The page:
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DR Troopers: Quorum onQ 4.0

It’s often tough to get excited about disaster recovery. It’s kind of like a product release from a seat belt company. Sure I want to be safe, but it seemed like old seat belts were good enough, so why make a big deal about it? For disaster recovery, this comes down to both human nature (out of site and out of mind), and the reality of limited resources within an organization.

Quorum is making an argument that creating a secure private cloud for disaster recovery is the way forward for a lot of organizations. They come at this from an interesting background. The company originally built for use on ships for the U.S. Navy, which by necessity by their isolation, cannot exactly afford a lot of downtime for disaster recovery. Since 2010, they’ve offered a commercial product. They recently released version 4.0 of onQ, their backup solution and sole product focus.

DR however you want it

Quorum is offering disaster recovery however you want to have it served. They have physical appliances that will sit in your rack, you can have it for virtual machines, or DRaaS. They generally recommend an on-prem and cloud as an ideal setup for most organizations, but I was impressed that this was completely flexible based on need.

One of the most interesting features is one that Quorum admitted they kind of discovered after development. With the rise of ransomware in IT environments, I had been wondering if either storage or DR companies were working on preventative measures. Quorum’s onQ delivers in this regard. In ransomware gets on your production system, their backup supports booting from recovery nodes. When I asked, I found this wasn’t specifically designed to work around ransomware, but they found customers using it in the wild. I’m hoping other DR companies work this directly into their products as well! Adding to their security focus, the new version supports native encryption at rest, with drives locked in the VM password doesn’t match. Essentially the only thing that can touch a given drive is their onQ VM.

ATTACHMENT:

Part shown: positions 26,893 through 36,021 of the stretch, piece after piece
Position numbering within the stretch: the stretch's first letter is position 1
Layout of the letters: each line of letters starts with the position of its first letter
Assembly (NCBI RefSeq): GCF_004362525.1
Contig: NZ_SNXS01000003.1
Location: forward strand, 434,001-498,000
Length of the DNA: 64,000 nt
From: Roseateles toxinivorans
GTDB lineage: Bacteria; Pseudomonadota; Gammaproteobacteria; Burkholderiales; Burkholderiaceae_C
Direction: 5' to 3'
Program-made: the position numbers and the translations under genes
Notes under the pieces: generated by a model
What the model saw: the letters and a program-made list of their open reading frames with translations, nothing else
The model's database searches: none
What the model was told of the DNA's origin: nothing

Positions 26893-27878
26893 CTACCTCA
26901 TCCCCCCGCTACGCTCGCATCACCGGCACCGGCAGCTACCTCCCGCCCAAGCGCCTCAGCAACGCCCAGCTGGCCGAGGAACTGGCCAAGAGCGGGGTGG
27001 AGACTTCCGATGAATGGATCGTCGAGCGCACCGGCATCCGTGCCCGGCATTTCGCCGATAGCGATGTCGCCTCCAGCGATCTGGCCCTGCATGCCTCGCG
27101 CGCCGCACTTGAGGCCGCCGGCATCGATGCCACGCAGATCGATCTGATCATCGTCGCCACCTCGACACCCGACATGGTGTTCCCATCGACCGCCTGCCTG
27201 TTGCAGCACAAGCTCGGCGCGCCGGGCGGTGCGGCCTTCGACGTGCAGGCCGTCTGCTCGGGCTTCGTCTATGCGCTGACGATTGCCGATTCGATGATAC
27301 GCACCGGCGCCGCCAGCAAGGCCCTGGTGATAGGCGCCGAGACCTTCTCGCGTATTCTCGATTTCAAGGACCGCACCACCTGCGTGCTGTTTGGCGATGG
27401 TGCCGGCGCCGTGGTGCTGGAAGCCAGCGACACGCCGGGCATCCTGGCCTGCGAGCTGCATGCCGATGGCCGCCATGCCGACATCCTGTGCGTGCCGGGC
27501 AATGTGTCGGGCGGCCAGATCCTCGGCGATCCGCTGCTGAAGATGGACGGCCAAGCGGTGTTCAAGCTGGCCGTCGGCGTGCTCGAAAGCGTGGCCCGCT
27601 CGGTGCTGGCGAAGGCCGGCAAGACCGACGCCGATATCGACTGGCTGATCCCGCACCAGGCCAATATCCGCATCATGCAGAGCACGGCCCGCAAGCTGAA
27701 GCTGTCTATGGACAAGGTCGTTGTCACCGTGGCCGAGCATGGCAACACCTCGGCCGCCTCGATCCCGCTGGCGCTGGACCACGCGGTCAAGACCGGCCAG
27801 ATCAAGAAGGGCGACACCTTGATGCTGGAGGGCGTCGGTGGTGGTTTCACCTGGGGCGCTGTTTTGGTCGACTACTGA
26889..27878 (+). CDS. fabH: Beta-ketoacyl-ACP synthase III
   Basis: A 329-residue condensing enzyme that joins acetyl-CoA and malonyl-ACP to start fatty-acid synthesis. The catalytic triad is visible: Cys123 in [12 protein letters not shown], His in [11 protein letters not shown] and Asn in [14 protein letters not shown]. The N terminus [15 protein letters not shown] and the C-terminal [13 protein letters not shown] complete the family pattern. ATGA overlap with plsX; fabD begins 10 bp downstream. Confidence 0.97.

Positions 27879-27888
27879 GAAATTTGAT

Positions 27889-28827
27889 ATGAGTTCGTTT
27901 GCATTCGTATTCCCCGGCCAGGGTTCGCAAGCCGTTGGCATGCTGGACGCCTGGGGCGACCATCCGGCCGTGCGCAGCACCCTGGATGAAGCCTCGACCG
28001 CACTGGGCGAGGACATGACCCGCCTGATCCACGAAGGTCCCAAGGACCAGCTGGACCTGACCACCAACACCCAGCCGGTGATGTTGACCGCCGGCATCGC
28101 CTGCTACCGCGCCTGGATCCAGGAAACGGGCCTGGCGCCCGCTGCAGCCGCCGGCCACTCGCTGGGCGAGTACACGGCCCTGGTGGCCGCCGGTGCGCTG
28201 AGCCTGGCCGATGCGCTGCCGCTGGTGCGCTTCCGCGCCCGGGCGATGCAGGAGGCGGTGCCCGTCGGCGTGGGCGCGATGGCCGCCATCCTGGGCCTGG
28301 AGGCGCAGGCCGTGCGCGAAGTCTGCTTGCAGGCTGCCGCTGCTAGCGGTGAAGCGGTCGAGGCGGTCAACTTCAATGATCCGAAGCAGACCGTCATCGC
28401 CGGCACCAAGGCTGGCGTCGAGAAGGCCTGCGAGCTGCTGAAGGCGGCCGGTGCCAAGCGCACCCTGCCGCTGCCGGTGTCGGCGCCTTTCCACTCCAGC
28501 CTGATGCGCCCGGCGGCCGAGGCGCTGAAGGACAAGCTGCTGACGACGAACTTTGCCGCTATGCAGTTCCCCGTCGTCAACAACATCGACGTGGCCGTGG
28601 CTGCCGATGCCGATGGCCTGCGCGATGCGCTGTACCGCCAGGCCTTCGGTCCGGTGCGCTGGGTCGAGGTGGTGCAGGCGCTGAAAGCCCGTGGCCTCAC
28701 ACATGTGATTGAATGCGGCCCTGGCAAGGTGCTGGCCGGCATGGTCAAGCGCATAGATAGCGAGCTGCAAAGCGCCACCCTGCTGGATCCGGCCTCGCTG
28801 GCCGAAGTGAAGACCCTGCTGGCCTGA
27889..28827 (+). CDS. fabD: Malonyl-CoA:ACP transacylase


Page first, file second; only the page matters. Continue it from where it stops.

Quorum 4.0 hardware layout

The 4.0 version really seems to emphasize speed and simplification. They wanted it to be fast enough so that failover workloads could run on their appliance directly with no disruption. To do this, their appliances are equipped with a NVMe flash cache. For further speed, recovery nodes are located on a virtual SAN, which is composed in the cache. These nodes have direct access to compute as the virtual SAN can supersede the hypervisor, so if you’re booting from the recovery nodes, you won’t see a drop off in performance.

In terms of recovery speed, Quorum makes some impressive claims. They’re talking a minimum of 25,000 IOPS, compared to 800IOPS on their previous version. That’s a pretty huge bump! The speeds they were seeing allowed some customers to run directly on their appliance for weeks, with no perceivable performance hit on applications. Probably not advisable, but nice when you need it in a pinch.

The Quorum appliance line

The other thing Quorum seemed really excited about was the addition of the onQ POD to their hardware lineup. Their previous hardware products had some hard storage limits, that was a real deal breaker to larger scale enterprises. Now, with the POD, they are able to support from 150TB to 400TB over an 8U setup, which opens the door to a whole new market. The POD is also their first product to allow customers to scale storage and compute separately, making it their most flexible offering as well.

Overall, from talking with Quorum, it’s clear they’re really excited about their 4.0 release, and with good reason. Disaster recovery might be something a lot of people want to move to the back burner, but Quorum could change some minds. The speed they are able to deliver is truly impressive, it’s not too often you see failover with better performance than production machines. The onQ 4.0 release should not only appeal to current customers, but open Quorum to a whole new customer base.


About the author

Rich Stroffolino

Rich has been a tech enthusiast since he first used the speech simulator on a Magnavox Odyssey². Current areas of interest include ZFS, the false hopes of memristors, and the oral history of Transmeta.

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